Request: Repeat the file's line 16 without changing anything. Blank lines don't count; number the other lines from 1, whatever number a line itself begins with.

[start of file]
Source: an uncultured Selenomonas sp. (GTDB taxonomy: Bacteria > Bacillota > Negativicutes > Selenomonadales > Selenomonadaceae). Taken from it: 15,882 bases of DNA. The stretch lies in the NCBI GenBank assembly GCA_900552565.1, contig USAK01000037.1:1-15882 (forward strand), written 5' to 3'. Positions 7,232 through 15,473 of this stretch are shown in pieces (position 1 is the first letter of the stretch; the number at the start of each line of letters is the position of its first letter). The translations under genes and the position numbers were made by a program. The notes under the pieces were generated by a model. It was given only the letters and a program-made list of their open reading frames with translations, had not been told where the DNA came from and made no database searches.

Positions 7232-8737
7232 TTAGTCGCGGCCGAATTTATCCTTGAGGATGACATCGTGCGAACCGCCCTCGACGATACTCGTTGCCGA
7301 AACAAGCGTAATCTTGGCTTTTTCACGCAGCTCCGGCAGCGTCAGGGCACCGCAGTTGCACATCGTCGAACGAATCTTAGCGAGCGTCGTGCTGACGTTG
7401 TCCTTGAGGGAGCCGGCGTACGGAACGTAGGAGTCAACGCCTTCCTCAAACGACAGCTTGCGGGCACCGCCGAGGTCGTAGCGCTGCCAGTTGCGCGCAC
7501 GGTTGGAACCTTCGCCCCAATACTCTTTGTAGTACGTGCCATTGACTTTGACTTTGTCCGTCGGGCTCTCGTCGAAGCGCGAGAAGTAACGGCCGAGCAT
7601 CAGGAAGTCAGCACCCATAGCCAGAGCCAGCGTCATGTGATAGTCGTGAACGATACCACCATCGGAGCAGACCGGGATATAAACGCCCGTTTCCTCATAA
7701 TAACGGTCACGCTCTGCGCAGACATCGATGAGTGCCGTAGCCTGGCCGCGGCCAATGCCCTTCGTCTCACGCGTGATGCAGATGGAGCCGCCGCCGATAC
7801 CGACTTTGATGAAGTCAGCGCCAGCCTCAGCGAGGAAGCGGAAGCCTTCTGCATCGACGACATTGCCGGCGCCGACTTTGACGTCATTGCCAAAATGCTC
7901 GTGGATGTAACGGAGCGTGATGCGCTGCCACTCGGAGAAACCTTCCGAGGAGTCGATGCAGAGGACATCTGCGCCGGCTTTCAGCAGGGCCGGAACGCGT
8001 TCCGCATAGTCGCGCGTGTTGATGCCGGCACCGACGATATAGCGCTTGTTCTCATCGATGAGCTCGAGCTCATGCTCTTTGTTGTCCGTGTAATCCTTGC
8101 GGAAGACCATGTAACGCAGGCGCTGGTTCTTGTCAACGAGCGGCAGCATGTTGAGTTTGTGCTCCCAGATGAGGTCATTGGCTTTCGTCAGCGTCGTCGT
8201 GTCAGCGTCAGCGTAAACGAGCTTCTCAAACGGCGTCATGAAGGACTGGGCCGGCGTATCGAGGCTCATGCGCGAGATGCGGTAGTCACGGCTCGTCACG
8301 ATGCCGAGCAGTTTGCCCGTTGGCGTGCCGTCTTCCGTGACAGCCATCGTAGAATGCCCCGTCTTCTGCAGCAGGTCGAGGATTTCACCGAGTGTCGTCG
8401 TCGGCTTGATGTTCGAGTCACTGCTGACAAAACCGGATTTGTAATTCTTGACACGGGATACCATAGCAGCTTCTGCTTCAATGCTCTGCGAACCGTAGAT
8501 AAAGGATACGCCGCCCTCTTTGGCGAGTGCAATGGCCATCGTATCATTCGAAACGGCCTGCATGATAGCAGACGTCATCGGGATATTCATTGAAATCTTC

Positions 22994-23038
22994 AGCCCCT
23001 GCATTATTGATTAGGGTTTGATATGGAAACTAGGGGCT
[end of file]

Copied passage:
8501 AAAGGATACGCCGCCCTCTTTGGCGAGTGCAATGGCCATCGTATCATTCGAAACGGCCTGCATGATAGCAGACGTCATCGGGATATTCATTGAAATCTTC